A Parable of Power

May 4, 2009 at 11:22 am 4 comments

A farmer in western Venezuela is tired of his intermittent electric power. For several hours every day he is without electricity. Why? Primarily because Venezuela’s government controlled electrical system is inadequate to the growing population. They have large hydro electric dams in the eastern part of the country, closer to Caracas, to the major population center of the country. But that power must travel across the country on an unreliable grid to get to the farmer’s property in the mountains above San Cristobal in the west. So, for several hours each day, the farmer is without power.

This is more than just annoying for the farmer. Because he has no centralized source for water, he relies on a local well for his water with a pump. When there’s no electricity, there’s no water either. If there’s not water, he can’t water the tender plants in his subsistence garden when the rains don’t come at the right time. He also can’t get water for bathing and cooking.

So what should this farmer do?

Well, first, he built some additional tanks to store water so that during these outages, he can water his plants, cook his food, and keep himself and his family clean. But still, this lack of power holds the farmer back. Unreliable power is a key contributor to his community’s inability to grow and develop. They cannot count on electricity to light their homes, heat their water, run their computers.

So what should this farmer do?

He decided to put in something to generate electricity whenever the government provided system failed. What should he install?

A solar array? He lives in an equatorial region high in the mountains, a solar array would certainly provide significant power, but only during daylight hours and not at peak efficiency when it rains (a frequent occurrence in this region). To install a solar array means that he must also install a complex battery storage system and inverters. He is not a technical person, this is more than he can manage.

A wind turbine? The wind blows down the valley to his home pretty steadily, but again, there is an inconsistency to deal with. Perhaps it would still suffice, at least most of the time, the wind blows sufficently.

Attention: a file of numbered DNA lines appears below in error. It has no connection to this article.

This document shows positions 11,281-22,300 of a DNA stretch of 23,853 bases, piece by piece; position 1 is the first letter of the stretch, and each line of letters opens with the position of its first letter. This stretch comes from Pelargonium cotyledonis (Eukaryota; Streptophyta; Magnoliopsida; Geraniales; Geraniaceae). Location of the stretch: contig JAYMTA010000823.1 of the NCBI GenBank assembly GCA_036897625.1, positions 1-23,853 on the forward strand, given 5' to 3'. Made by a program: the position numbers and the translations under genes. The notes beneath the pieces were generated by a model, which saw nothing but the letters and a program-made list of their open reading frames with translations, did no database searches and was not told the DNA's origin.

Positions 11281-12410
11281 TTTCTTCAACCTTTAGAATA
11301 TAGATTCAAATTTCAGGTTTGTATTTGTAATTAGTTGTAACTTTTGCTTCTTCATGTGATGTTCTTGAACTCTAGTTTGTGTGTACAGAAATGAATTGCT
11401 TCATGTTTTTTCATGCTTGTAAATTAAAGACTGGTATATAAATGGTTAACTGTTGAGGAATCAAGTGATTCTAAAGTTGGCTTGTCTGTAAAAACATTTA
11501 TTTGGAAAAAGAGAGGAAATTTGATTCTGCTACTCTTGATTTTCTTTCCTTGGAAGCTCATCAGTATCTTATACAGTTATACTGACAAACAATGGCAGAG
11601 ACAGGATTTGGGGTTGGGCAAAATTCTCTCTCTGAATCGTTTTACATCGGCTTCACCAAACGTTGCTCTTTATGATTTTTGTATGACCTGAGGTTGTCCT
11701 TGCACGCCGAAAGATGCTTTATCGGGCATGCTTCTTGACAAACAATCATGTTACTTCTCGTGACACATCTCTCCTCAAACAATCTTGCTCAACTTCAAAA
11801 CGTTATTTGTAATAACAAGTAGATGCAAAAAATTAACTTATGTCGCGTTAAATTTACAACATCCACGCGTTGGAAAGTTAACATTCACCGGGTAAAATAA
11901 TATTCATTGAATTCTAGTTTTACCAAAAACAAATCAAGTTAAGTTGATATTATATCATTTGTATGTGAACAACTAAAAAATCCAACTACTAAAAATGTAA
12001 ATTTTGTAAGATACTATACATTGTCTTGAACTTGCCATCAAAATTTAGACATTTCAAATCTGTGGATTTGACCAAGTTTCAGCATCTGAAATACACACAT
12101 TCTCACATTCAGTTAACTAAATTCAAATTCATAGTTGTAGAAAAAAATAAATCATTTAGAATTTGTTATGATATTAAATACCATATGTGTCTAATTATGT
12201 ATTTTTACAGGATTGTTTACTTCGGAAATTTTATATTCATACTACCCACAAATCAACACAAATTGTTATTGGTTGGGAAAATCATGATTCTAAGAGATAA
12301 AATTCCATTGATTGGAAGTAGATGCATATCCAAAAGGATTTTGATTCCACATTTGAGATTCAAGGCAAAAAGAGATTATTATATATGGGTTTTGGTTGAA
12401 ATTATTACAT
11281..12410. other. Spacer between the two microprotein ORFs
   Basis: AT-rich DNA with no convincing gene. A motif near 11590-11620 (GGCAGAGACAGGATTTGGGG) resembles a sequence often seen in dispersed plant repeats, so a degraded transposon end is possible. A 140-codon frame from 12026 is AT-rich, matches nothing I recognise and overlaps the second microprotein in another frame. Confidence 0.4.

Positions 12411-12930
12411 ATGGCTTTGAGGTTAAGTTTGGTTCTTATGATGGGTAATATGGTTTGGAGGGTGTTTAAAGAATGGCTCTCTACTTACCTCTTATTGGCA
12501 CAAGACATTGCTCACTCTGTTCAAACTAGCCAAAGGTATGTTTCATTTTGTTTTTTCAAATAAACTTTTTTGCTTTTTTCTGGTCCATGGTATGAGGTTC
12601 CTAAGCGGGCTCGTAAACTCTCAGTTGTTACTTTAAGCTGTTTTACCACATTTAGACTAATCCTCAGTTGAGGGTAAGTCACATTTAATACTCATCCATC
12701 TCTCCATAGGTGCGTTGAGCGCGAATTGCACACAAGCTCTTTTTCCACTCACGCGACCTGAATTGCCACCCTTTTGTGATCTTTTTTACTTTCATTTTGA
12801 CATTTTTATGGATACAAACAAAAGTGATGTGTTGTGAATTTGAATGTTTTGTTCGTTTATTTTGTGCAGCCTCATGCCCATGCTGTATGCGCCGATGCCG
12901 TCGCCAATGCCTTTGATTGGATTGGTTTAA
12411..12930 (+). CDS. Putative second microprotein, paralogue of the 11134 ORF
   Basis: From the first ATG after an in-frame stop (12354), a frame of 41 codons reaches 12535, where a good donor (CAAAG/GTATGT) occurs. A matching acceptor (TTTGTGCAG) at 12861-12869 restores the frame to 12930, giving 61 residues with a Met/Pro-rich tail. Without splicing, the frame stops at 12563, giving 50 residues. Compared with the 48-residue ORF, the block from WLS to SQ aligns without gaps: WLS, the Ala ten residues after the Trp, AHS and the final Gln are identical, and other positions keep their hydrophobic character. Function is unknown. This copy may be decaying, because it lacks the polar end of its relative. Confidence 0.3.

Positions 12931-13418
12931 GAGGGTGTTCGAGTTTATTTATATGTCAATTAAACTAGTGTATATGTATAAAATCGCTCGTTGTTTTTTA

A nuclear plant? Geo-thermal facility? Both require far more resources than the farmer has at his disposal, even his little community could not band together to build such complex facility. The Venezuelan government is giving serious consideration to a nuclear plant, but the time is years away.

So what DID the farmer do?

He installed a gas-powered generator. Why? Because the Venezuelan government subsidizes gasoline to where it costs about 5 cents/gallon. A generator is easily started when it is needed and can be run only when it is needed. It is a relatively simple mechanical system that the farmer and his community can maintain without a degree in engineering. At 5 cents/ gallon, fuel is relatively inexpensive compared to his income, so the operating costs as well as the initial installation costs are low.

So what is the lesson from this parable?

Ultimately, all of the “green options” failed for this farmer. Instead, he chose a technology that provided him with the needed power, in a way he could understand and manage. We, in the developed countries, sit in our heated and air-conditioned homes, with our computers, microwaves, and refrigerators and argue the relative merits of the low-carbon options that are available to us.

How do we change this conversation?

Added 5/5/09  This is not just a parable, but a true story, not something made up by me to provoke discussion. I personally know the farmer involved in making this decision. Some facts have been altered to preserve his anonymity.

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4 Comments

  • Hi, cool post. I have been thinking about this issue,so thanks for posting. I’ll likely be coming back to your posts. Keep up great writing

    • 2. margaretharding  |  May 6, 2009 at 5:09 pm

      Thank you!

  • 3. Diesel  |  May 13, 2009 at 5:06 am

    Kipor Sinemaster
    Bought this generator in March 2006 to keep the fridge and some lights running during power outages, and it hasn’t let me down yet. I’ve run it for up to 4 days continuously in 100-degree heat with no problems. Even after sitting for several months it’s easy to start, and quiet enough to leave running all night without bothering neighbors (as far as I know). I like the automatic throttle (uses only as much fuel as needed for whatever load is attached). The fact that it’s safe for use with computers is the real highlight though– nothing worse than a power blackout combined with the feeling of being cut off from the outside world. I can’t really say how much gas it consumes, but it will go all night with just the fridge running, then fill the tank in the morning.

    • 4. margaretharding  |  May 13, 2009 at 2:23 pm

      Did you consider OTHER potential electrical sources before purchasing a diesel generator?

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